Stand-up arcade games were an icon of the early 80’s. You could not go anywhere without a few meeting you at the entrance of any establishment. Grocery stores would have several lined up at the front, fast food restaurants offered them to all dining patrons, and gas stations became local hang-outs. Arcades were found easily in neighborhood strip malls, hotels created game rooms, restaurants used them as a theme to attract amusement, and airports made room to keep travelers entertained. It was an obsession of the era’s pop culture.
I can remember my first stand-up arcade experience. My dad was travelling to Oklahoma for work and we would fly there to visit and/or prepare to move while staying at a hotel. I was about 8 years old, in 1981, exploring the hotel, I found a large room filled with electronic devices and vending machines. One machine called out to me as it’s bright yellow encasing engaged me. There was a stick topped with an enticing red round knob. The screen showed abstract graphics of blue and pink, totally foreign to me. Everything was mentally delicious. I slid my first quarter into the slot and it generated an audible computerized acceptance of the coin. I press start, and I heard an ensemble of electronic music introduce what was about to happen. There was a bright yellow circle with a mouth that I now had complete control of. This was an absolutely amazing feeling and I was hooked. I was more than hooked, I had it bad.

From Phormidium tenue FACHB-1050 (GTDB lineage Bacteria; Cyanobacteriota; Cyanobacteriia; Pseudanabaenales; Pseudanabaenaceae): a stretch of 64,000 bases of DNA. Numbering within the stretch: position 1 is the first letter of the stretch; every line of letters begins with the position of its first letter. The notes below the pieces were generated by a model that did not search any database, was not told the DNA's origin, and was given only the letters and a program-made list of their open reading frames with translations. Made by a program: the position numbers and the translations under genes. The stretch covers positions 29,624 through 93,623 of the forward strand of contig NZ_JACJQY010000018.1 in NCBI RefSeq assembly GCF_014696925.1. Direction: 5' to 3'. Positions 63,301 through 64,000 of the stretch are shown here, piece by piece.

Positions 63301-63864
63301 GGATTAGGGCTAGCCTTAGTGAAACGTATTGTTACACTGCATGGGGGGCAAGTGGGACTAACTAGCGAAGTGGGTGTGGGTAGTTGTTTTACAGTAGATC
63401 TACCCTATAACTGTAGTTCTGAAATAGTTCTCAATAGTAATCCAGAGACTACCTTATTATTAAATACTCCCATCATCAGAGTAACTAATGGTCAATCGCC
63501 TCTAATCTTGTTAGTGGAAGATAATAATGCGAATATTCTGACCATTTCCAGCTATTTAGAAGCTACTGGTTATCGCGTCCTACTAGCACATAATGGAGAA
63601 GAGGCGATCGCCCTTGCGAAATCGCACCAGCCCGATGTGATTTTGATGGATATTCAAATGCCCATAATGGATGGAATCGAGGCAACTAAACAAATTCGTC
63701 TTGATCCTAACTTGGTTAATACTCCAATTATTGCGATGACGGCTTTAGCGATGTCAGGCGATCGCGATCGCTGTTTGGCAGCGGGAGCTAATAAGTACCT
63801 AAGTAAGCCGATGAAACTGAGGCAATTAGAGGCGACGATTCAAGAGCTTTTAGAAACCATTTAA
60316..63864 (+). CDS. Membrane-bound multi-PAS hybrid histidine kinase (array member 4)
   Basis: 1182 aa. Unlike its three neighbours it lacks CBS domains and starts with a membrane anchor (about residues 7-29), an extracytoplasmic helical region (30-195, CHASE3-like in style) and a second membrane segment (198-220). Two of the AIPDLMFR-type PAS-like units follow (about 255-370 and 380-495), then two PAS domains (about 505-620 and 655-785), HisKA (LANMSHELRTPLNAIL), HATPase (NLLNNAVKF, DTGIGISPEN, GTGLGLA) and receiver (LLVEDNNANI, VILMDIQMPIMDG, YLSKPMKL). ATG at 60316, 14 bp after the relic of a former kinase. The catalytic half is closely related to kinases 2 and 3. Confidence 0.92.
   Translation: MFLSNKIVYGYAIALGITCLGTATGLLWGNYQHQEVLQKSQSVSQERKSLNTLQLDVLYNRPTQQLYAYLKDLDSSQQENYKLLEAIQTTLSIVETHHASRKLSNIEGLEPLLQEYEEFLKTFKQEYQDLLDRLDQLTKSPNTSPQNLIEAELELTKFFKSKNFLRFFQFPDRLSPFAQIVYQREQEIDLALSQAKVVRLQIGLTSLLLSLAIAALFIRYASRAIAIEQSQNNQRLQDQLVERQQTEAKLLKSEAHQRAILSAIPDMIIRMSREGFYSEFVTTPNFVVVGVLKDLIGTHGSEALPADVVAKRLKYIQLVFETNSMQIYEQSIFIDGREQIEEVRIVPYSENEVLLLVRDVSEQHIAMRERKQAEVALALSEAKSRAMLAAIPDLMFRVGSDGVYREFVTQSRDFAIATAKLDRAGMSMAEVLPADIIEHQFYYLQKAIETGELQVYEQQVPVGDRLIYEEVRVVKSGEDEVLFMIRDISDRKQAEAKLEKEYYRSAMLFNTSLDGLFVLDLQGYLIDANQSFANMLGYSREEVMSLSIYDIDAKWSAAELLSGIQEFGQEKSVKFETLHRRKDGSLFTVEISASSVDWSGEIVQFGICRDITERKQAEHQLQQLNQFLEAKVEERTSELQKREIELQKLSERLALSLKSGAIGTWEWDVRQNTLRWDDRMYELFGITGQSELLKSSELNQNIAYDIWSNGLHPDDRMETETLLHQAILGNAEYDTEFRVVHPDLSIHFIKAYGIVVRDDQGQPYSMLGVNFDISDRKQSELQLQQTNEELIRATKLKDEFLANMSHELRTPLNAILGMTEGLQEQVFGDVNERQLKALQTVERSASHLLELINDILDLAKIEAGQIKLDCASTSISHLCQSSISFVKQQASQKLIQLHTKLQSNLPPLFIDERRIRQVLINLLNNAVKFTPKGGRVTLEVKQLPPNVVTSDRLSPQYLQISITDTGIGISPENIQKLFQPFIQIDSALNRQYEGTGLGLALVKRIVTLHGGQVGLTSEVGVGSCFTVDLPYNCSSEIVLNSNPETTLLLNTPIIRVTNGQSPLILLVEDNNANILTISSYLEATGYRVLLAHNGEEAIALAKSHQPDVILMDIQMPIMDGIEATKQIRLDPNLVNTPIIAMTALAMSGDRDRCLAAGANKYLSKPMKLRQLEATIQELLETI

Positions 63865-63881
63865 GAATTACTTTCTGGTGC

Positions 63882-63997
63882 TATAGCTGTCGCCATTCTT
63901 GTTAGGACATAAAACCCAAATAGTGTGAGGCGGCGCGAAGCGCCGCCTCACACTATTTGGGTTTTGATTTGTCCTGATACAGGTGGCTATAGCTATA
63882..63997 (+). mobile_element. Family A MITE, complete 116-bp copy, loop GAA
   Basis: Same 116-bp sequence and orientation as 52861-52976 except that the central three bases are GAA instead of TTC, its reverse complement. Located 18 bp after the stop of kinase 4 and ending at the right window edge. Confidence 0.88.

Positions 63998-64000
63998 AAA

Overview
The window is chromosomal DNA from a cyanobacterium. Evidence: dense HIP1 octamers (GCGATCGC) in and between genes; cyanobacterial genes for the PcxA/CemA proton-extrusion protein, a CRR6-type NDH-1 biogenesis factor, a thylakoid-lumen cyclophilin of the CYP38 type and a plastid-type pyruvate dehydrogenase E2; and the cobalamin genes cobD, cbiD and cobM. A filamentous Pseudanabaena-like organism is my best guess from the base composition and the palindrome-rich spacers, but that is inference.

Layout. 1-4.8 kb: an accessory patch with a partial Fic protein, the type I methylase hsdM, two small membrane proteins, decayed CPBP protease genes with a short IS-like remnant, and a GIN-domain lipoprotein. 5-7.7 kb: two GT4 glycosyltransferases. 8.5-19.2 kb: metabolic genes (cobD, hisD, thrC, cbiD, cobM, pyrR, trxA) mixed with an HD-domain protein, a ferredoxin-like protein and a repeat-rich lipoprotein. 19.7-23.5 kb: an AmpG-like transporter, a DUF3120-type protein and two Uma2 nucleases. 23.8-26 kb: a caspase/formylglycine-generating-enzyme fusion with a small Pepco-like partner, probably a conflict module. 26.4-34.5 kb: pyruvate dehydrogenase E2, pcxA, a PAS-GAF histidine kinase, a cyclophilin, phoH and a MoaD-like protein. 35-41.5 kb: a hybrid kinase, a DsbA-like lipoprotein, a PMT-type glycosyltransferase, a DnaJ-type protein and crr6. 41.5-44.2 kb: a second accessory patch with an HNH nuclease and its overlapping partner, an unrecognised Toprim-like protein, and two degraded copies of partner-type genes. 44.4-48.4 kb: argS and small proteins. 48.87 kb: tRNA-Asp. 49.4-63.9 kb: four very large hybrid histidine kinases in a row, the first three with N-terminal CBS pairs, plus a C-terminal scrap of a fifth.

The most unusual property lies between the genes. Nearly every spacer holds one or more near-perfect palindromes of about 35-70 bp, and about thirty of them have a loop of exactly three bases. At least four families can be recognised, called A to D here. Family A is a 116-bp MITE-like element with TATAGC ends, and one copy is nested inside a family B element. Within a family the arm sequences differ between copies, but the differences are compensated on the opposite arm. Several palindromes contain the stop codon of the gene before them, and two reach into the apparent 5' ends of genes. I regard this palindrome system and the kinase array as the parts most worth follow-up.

Why did did these video games appeal to everybody?
The arcade machines had its up and downs since then, but mainly became too complex to appeal to the average person and the video game niches began to take hold. Home video games also found a resurgence with Nintendo and Sega in the later 80’s, but again lost mass appeal as a “better game” became confused with graphic complexity and added complexity. I always say user experience is about creating the smallest learning curve, but with video games an opposite approach was taken and learning curves were exceeding an hour. Most people simply don’t have the patience for that, they want that “casual game”.
Casual games are experiencing a resurgence in the mobile space. Games people can simply pick up and play. It seems the market has found its players again, and that’s why Angry Birds became a blinding success over night. Was it wrong to get overly complex with games? No, with Halo 4 topping $220 million dollars in a single day of sales last month, they are not missing an audience. We just need to recognize the different audiences. And Nintendo has done a fine job of that. I am really digging New Super Mario Bros U.
Tell me about your first video game experience.